What maternity pay will I get?
There are two different types of maternity pay. Which you get depends on how long you’ve worked for your employer. They are both paid for 39 weeks.
Statutory Maternity Pay
You are entitled to Statutory Maternity Pay (SMP) as long as you started the job at least a week before you became pregnant and you earn over £102 a week before tax in 2011-12. (This is the lower earnings limit - it goes up slightly every April).
With Statutory Maternity Pay, you get 90% of your average weekly earnings for the first 6 weeks. After that, you get £128.73 per week for 33 weeks in 2011-12. (If 90% of your average weekly earnings are less than this amount, you'll continue getting 90% of your earnings instead).
Many employers are more generous than the legal minimum; check your contract, staff handbook or office manual.
What do I need to do?
"I have two jobs. What do I do?"
If you have been working for them for long enough, you can get Statutory Maternity Pay for both. If you don't qualify for SMP, you will get Maternity Allowance (provided you meet the conditions).
SMP is paid by your employer, who then claims it back from HMRC (HM Revenue and Customs). You need to give your boss a form from your midwife (called the MATB1 form) at least 28 days before you want to start receiving your maternity pay. In practise, many women tell their boss in writing at the same time as telling them when you want to take your leave.
If your boss thinks you are not entitled to SMP but you think you are, you can ask HM Revenue and Customs to check it. If you aren’t entitled to SMP, your boss must give you a form called SMP1–you can use this to get maternity allowance (see below).
"I'm an agency worker - what do I get?"
You will be entitled to SMP if you meet the conditions above. Your employer is usually the agency.
What if I don't want to go back?
You are entitled to the money even if you don't plan to return to work. However, if your employer is going to pay you more than the statutory maternity pay, you can be asked to repay the extra if you don’t go back (if it was in your contract or you had agreed it with your boss).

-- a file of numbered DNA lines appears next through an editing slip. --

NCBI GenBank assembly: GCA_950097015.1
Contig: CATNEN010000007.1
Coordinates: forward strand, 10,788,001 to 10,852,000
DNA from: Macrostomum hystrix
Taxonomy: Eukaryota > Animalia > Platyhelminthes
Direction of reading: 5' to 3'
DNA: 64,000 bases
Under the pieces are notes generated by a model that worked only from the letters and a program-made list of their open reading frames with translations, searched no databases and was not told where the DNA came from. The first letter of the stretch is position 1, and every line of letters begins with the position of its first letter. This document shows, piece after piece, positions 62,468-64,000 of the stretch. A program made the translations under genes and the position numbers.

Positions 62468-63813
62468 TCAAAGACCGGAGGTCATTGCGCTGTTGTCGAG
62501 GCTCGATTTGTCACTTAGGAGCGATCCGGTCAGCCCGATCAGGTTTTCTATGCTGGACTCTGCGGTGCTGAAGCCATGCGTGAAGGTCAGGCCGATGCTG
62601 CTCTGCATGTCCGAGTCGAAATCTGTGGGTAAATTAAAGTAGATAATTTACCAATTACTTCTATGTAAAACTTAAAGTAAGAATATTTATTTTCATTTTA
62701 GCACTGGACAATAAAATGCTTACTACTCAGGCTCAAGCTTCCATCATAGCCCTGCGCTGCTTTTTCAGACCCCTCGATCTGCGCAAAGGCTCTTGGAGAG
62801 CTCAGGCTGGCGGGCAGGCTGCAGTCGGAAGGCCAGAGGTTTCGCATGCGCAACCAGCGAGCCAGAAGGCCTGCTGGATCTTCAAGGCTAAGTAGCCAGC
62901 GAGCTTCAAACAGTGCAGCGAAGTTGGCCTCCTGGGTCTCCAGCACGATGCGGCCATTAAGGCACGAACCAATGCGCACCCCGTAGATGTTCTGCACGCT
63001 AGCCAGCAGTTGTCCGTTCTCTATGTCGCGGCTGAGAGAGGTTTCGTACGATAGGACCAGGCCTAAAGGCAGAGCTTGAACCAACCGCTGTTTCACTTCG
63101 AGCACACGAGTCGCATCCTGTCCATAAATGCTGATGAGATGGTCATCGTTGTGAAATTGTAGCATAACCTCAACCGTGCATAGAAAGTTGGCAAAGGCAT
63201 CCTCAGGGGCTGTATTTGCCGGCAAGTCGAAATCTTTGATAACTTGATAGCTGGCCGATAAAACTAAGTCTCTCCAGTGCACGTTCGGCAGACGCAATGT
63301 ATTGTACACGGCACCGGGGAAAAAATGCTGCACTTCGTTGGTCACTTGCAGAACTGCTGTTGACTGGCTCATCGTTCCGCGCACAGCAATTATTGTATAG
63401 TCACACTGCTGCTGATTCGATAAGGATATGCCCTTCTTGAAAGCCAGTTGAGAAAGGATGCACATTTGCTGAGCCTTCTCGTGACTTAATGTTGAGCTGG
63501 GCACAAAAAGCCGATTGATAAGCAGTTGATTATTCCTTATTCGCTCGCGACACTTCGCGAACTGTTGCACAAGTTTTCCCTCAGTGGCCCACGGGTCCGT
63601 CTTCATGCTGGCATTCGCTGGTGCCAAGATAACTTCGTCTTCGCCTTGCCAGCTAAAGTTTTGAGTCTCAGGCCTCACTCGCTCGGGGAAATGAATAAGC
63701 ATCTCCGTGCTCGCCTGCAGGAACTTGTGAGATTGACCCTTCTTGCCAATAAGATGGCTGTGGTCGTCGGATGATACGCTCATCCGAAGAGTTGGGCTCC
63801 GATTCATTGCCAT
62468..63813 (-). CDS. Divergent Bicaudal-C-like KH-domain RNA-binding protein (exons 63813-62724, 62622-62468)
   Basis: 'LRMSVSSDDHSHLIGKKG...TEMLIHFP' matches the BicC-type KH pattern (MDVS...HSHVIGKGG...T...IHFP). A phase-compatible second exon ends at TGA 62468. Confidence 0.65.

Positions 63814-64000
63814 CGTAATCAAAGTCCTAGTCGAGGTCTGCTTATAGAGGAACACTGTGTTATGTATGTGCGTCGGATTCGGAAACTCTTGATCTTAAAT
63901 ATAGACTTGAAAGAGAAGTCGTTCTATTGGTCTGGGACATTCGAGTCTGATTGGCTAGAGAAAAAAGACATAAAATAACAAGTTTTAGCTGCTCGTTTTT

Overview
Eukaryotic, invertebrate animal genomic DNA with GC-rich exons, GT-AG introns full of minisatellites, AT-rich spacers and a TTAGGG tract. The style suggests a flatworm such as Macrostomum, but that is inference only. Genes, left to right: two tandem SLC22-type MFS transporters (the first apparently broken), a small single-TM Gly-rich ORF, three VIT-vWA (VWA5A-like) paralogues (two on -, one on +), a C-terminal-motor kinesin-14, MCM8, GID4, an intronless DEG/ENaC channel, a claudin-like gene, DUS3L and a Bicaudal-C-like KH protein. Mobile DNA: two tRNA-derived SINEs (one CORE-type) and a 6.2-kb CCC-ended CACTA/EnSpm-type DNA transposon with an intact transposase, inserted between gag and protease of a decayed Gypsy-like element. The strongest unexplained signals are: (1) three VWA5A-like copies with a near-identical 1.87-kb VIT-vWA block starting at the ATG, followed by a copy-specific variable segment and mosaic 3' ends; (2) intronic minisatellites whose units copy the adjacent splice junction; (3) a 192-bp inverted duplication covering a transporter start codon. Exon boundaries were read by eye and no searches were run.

"I'm on a short-term contract. What do I do?"
If you will still be employed on your due date, you will be entitled to SMP, provided you meet the conditions above. If it is not certain whether you will still be employed on your due date, get advice. See How to find an adviser.
- you have worked for 26 weeks in the last 66 weeks. (This could be in lots of different chunks or for different employers. It can include self-employed work); and
- you earned more than £30 for 13 of those weeks. (You can choose the weeks when you’ve earned the most, combine wages from different jobs, and it can include overtime, bonuses, or sick pay).
Maternity Allowance gives you £128.73 each in 2011-2012 or 90% of your average weekly earnings, whichever is less. You may get an additional amount for your husband, civil partner, or someone else who looks after your children, if that person is on a very low income.
What do I need to do to get it?
"I've just started here. What do I do?"
If you were pregnant before you started the job, you won't be entitled to Statutory Maternity Pay, but you will be entitled to maternity leave and will probably get Maternity Allowance (see below to check you meet the conditions).
When do I get it?
You get Statutory Maternity Pay or Maternity Allowance for 39 weeks. The earliest they can start to be paid is the 11th week before your baby is due. The latest it can start is just after your baby is born. If you are not working, there are rules about when your Maternity Allowance has to start being paid. If you are late claiming, you may be able to get some of the money backdated, get advice - see How to find an adviser .
"I'm self-employed - what do I get?"
If you are self-employed, you won't be entitled to statutory maternity pay, but you will be entitled to maternity allowance if:
- you have worked for 26 weeks in the last 66 weeks (either for yourself or an employer); and
- you have 13 weeks where you have paid Class 2 NI contributions or held a certificate of small earnings exemption.
If you have got 13 weeks of Class 2 NI contributions, you are entitled to the full amount of £128.73. If you have the certificate, you will be entitled to £27 per week.
If you own a limited company and pay yourself through PAYE, you will qualify for SMP if you meet the conditions.